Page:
Photos of radio factories of the 1920s and ‘30s typically show rows of women making small parts and assembling radios. The assumption was that women were more adept at handling small parts and more careful then men. Perhaps they were hired in such large numbers because they were routinely paid less than men.

But even in the earliest days of broadcasting, there were women who made important contributions in radio as manufacturers, engineers, program managers, station owners, announcers, and more. Donna Halper has devoted much of her career to uncovering long-ignored stories of women in broadcasting. Regarding the role of women in early radio, Dr. Halper said, “The more I learned about them, the more I came to believe that these pioneering women broadcasters played an important part in changing our culture: not only did they expand society’s expectations of what women could do, but they also provided a forum for the issues that affected the lives of housewives, children, and career girls.” Radio and television also helped to shape society’s attitudes about the roles of women.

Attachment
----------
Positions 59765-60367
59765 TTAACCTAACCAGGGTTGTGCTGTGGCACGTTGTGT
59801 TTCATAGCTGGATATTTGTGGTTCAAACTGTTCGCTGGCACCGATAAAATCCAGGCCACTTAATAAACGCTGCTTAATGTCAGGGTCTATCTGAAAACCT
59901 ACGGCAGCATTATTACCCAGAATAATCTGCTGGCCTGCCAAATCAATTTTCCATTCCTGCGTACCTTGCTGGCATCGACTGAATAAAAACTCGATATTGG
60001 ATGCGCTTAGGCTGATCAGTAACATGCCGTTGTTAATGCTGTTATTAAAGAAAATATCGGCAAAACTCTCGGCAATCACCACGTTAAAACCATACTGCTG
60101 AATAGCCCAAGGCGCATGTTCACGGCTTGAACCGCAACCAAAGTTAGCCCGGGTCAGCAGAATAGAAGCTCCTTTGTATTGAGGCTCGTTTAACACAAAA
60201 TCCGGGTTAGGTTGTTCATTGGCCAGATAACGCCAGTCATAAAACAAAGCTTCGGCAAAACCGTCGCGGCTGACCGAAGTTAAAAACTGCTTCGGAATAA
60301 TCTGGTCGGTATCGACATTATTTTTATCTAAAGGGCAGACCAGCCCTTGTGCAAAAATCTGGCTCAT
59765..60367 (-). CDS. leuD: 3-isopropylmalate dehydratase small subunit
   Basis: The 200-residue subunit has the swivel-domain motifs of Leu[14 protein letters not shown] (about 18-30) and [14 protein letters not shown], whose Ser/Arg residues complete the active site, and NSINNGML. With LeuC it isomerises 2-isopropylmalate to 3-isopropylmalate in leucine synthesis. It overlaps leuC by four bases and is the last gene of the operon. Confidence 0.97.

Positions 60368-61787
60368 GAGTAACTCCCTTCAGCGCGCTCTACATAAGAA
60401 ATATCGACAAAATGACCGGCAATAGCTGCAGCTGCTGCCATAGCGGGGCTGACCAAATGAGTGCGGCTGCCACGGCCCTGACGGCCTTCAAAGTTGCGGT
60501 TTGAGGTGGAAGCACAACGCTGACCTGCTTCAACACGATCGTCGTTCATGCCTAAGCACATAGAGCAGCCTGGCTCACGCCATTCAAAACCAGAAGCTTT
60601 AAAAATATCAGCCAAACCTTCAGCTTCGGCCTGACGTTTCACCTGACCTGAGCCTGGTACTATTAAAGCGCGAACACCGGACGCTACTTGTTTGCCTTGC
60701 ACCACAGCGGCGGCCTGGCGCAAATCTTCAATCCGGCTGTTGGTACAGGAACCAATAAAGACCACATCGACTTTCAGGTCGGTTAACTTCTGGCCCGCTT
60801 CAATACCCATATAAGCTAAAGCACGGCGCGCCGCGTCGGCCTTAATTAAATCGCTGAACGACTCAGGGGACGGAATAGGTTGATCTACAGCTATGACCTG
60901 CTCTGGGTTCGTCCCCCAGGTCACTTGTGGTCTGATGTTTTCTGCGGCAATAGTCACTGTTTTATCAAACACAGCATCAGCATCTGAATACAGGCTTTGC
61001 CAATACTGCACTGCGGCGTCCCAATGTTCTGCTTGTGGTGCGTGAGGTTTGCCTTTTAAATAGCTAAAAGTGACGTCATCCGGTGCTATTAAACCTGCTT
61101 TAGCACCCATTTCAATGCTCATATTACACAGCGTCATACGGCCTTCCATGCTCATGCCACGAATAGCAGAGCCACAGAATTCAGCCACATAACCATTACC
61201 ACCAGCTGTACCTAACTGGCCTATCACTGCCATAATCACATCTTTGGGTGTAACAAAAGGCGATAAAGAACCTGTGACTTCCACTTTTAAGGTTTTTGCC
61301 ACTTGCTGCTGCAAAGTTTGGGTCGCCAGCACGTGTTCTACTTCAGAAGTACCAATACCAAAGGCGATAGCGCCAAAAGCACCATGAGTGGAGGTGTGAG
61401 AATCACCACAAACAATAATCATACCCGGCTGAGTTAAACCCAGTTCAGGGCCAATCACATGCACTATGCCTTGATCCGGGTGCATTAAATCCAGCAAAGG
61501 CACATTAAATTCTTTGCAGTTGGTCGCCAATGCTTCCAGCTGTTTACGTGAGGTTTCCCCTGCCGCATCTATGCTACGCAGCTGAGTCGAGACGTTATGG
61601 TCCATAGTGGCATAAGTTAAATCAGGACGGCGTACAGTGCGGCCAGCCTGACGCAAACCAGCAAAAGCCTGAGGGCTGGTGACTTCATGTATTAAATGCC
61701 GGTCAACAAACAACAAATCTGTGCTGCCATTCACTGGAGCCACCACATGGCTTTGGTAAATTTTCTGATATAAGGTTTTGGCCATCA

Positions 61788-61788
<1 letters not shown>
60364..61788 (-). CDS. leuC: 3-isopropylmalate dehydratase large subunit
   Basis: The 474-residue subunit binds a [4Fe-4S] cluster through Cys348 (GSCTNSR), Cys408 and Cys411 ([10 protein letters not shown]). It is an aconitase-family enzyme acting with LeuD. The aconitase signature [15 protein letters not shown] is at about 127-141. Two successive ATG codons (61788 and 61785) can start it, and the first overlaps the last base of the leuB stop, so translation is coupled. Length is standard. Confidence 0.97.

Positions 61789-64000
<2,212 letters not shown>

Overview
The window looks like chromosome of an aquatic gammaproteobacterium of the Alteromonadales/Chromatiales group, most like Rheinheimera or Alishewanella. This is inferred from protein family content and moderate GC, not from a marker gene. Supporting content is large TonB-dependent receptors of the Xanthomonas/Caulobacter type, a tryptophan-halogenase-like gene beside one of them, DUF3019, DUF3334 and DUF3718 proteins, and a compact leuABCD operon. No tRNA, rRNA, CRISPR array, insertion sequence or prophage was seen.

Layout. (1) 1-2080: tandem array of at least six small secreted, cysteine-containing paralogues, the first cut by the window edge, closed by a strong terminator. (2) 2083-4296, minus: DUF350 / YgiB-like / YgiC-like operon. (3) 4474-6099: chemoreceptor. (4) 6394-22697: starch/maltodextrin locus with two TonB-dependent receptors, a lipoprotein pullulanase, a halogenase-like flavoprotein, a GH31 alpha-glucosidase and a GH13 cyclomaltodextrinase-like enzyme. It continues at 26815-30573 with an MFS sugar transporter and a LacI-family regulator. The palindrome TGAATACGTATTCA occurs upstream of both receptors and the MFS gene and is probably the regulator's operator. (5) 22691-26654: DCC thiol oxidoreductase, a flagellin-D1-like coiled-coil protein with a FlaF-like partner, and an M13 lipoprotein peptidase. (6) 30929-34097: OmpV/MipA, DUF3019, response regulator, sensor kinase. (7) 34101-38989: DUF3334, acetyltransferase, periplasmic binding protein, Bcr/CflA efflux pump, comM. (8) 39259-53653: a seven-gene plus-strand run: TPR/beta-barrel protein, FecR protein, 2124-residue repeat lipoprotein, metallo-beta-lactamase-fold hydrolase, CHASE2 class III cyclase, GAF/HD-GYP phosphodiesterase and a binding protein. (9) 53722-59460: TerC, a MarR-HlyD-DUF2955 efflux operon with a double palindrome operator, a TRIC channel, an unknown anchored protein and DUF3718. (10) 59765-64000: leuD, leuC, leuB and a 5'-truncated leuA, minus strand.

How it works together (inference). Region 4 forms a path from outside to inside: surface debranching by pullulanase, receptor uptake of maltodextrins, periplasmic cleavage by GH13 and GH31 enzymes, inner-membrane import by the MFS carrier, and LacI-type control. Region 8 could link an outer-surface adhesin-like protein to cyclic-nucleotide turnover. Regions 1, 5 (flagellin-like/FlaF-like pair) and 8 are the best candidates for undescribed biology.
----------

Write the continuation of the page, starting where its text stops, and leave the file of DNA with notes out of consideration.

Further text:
Let’s look at a few examples of women who succeeded in spite of the odds against them.

Hester Erickson Chambers (Radio engineer and manufacturer)

Hester Erickson Chambers was the technical expert behind of one of the first wireless equipment manufac- turing companies in the United States (it may well have been the first).